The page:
The World Food Programme has been trying to reach some of them by dropping bags of grain from airplanes into some parts of the country. Last year the WFP distributed a record 265,000 metric tons of food supplies by air and truck across South Sudan, the most since South Sudan gained independence in 2011.

Ken Isaacs of Samaritan's Purse says that just when it looked as if things couldn't get any worse in South Sudan, the country has become even more chaotic.

"If something isn't done to bring a stable government to the area soon," he says, "we are going to see much more loss of life and a lot more bloodshed."

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The United Nations says the world is facing the worst humanitarian crisis since World War II. More than 20 million people are facing starvation or severe food shortages. They're spread over four countries - Yemen, Somalia South Sudan and Nigeria. To tell us what's going on there, we're joined by NPR's Jason Beaubien. Jason, what is happening in those four countries?

JASON BEAUBIEN, BYLINE: Well, basically what's happening is conflict. You've got conflict in all four of these countries that are driving people off their land, making it unable for them to eat, unable to get access to food the way they normally would. The worst is Yemen. War-torn Yemen is considered to have about two-thirds of its people in need of humanitarian aid right now, the U.N. says - South Sudan a similar situation where fighting has driven people out of their homes, off their farms, and it continues to spiral downwards.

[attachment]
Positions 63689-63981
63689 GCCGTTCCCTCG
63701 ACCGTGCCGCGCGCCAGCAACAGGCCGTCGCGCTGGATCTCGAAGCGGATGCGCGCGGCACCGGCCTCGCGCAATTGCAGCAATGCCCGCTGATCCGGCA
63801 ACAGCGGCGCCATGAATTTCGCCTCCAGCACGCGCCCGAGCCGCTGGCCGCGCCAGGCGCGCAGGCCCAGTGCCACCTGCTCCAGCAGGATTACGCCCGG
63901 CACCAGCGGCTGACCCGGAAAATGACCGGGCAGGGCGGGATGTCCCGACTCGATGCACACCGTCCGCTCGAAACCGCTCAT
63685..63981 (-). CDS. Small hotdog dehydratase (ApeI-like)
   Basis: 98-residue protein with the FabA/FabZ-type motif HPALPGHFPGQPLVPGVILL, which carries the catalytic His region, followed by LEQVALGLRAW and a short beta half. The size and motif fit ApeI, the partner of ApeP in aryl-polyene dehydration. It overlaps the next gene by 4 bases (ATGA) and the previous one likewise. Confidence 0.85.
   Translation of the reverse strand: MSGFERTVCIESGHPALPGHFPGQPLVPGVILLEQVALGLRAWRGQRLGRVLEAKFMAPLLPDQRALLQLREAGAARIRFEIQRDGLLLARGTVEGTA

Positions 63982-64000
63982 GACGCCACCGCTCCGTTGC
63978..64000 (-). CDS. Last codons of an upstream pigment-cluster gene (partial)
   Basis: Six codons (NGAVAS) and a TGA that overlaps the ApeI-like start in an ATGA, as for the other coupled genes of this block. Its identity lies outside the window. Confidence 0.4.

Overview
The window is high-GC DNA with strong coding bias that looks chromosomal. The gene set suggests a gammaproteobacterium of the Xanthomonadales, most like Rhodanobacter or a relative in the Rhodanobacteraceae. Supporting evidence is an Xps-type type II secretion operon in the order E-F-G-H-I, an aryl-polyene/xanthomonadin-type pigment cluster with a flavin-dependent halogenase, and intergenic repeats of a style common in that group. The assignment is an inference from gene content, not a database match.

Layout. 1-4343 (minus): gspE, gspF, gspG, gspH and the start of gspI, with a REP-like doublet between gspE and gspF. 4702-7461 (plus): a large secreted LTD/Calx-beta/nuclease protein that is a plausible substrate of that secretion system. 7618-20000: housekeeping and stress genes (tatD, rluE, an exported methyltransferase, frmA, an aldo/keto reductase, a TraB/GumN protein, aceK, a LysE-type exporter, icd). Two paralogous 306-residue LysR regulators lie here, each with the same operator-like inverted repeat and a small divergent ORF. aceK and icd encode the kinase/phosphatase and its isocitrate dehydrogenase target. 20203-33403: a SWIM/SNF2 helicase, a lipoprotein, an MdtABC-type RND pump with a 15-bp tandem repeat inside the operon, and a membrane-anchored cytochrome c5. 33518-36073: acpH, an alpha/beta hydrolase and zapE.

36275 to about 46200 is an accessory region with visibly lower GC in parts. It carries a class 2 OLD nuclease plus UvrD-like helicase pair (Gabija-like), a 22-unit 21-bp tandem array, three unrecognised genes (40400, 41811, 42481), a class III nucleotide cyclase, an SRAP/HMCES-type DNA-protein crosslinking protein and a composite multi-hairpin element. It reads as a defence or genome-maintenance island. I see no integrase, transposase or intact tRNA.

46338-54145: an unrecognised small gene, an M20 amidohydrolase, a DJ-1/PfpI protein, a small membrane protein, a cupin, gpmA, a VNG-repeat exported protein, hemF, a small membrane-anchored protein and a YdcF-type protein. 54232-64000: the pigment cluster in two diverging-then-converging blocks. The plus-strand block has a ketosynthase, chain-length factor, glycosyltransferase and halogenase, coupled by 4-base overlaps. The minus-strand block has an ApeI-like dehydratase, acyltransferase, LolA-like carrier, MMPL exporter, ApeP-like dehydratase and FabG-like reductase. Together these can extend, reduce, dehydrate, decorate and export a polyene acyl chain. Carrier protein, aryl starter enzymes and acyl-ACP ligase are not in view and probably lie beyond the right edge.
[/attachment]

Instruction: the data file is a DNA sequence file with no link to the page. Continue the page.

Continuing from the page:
Northern Nigeria, you've got Boko Haram militants there who have taken over large swaths of the northern part of the country. And then Somalia, you've got a drought hitting there on top of what has already been practically a failed state. So it's different factors in each country, and that's part of what's making this an incredibly complex food crisis to attack.

SIEGEL: Well, the U.N. has put out this warning. What is the U.N. doing, or what does the U.N. want to do about it?

BEAUBIEN: Well, the U.N. is really struggling to raise the funding it says it needs for these relief operations. It says it needs about $4.4 billion. It's only raised a tiny sliver of that at this point in time. It's also getting in there and trying to put in relief where it can. It's using planes to airdrop food in. It's also documenting deaths from starvation that are occurring. But they're very concerned that they don't have the resources right now that they need to actually tackle this problem.

SIEGEL: These are incredibly difficult places for aid workers to operate. As you've said, these are conflict zones. And in northern Nigeria, Yemen, many of these places are controlled by armed militants. How are relief organizations trying to get to people in need in such places?

BEAUBIEN: They're basically trying any way they can, but they are running into incredible difficulties. Samaritan's Purse - it's an American Christian aid group - they were working in a part of South Sudan that has been declared a famine. Two weeks ago, they had to pull all of their staff out of this one village where they were doing food relief operations. They left a few people behind to sort of keep things going on a shoestring.

Well, this week, those staff all got held hostage by armed gunmen. I talked with Ken Isaacs. He's from Samaritan's Purse headquarters in North Carolina, and he told me that there's this vicious cycle of security problems making the food situation worse.

KEN ISAACS: We have been out for two weeks now. We can't fly and drop food. And so the people in that area are now getting more desperate. And on top of that, fighting is happening around them. It's just a bad recipe all the way around.

BEAUBIEN: And that bad recipe is sort of playing out in all of these different four countries that the U.N. says face starvation if something doesn't change in the months to come.

SIEGEL: That's NPR's Jason Beaubien. Jason, thanks.

BEAUBIEN: You're welcome. Transcript provided by NPR, Copyright NPR.